Sunday, September 20, 2015

Responding to Reading: Monitoring Comprehension* Freebie!



I honestly don't know how to teach reading without a notebook. When we write about our reading, we process, we explain, we explore, and we think new things about the text we read. We can generate ideas for our own writing, and think of things we hadn't thought until they came pouring out of our pencils.

Share this with your students: share the value that writing about something brings; that you can think with a pencil better than with just your brain.

To support my readers in responding to literature, I had them make a reader's notebook on the first day of school. I believe that, if it's important, do it right away! So I did.

They decorated the covers with things that they enjoyed reading about.


Early in the year, I wanted to work with my students on monitoring their comprehension. In the upper grades, we often work with a whole crop of students who can decode like nobody's business. And then you say, "Tell me about what you read," and they give you blank stares. I've actually had a third grader glance at the pictures (after reading the whole story) and make a up a story just using the pictures.

Oh. My. Lord. That isn't reading. That's decoding. Decoding is not reading; they are not interchangeable.

So it was very clear to me that we had to start noticing our reading thoughts, and fast. I always start by reading a shocking book.

Yes, a very shocking book. One book I use to introduce this idea is It Doesn't Have to Be This Way: A Barrio Story.

It's a story about a boy who lives in the barrio, gets roped into being in a gang, and then almost loses his good friend to a gunshot.

Yes, shocking. Why? Why do I read this with my fourth graders? There are several reasons.

1. Some of them live in this world. It is the real world for a lot of our kids. We have to connect with their experiences.
2. It's an important lesson about making choices within limited options; the reality they live in daily.
3. They will definitely think something while they listen to this book.

I read a little piece, and then I stop and think aloud. I think about personal reactions, mostly: feelings. I am surprised that..., I think he is going to..., I wish he would...,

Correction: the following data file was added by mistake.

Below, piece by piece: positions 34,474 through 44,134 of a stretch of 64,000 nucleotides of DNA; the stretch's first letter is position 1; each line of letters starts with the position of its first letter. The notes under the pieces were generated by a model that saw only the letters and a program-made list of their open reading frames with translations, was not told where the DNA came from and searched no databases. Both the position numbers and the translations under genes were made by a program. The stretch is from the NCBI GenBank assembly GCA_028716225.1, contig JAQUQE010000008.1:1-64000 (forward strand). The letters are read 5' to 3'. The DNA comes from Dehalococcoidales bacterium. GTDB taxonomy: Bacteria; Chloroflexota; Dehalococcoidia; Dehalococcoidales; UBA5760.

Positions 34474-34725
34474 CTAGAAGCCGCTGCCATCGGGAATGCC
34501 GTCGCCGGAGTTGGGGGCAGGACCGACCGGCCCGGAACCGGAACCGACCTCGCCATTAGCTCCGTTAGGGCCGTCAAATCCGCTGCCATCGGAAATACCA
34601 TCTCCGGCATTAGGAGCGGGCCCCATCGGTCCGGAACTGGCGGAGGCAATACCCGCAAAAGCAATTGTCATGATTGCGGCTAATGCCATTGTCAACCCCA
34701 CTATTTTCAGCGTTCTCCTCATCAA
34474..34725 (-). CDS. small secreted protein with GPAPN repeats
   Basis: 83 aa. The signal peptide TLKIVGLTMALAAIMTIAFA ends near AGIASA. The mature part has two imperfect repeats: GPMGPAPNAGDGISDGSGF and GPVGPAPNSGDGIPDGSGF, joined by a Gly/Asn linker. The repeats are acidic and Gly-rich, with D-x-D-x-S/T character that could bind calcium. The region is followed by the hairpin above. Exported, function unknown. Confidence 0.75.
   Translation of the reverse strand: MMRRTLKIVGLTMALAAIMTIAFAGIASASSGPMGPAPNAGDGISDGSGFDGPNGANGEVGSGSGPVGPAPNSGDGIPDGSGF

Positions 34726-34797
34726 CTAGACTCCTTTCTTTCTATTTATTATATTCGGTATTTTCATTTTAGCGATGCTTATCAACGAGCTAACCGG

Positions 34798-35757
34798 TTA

And then I read some more, and then I stop and think aloud some more. I make predictions, and inferences about the character. And then I explain that I'm going to start writing some of these things down. I read, and then I stop and write. I have my students do the same; I read and then I stop and they write. This is a sample of an entry I wrote several years ago.


When I get to the really shocking part: the scene in which the girl gets shot and you don't know if she'll survive, I pause. I ask students to write about that part, without knowing what the ending will bring. And they always have something to say.


The reactions students record don't have to be complex, or structured. I just want them to realize that, as they read, they think! 
 

After we do this together a few times, I move it to students' independent reading responses. They read and respond to their independent reading book. I read their responses, just to make sure there is thinking going on while they are reading. It's a simple way to get kids responding to their reading. 


Later, we move on to more structured responses. We start to code our thoughts based on the strategy they represent. We create sentence frames for each strategy to "help us think when we're stuck." Seriously, sometimes just saying the words, "I wonder..." or "I visualize..." helps you come up with a response!

As students get better at noticing their reading thoughts and writing about them, I model a more structured reading response. The first paragraph includes a brief summary of the reading. The second paragraph is about 3-4 sentences responding to the reading. At first, I'm just looking for authentic thoughts. Over time, I ask students to choose a focus to respond about; something their entire response will be about. This helps them dig deeper and not think so superficially about their reading. 

And for more ideas, check out "Responding to Reading," a freebie on TPT!

Or my new Scaffolded Reading Responses for Fiction!


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2 comments:

  1. Another fabulous book dealing with gangs is Eve Bunting's Your Move. I used it very successfully with kids who deal with that pressure every day. I love the way you are using notebooks. When students see their thinking written out on paper, they become much more cognizant of what's going on in their heads.

    Krazy Town

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    1. I love Eve Bunting! She makes me cry every time. Haven't read Your Move; I'll have to look into it! Thanks, Suzanne!

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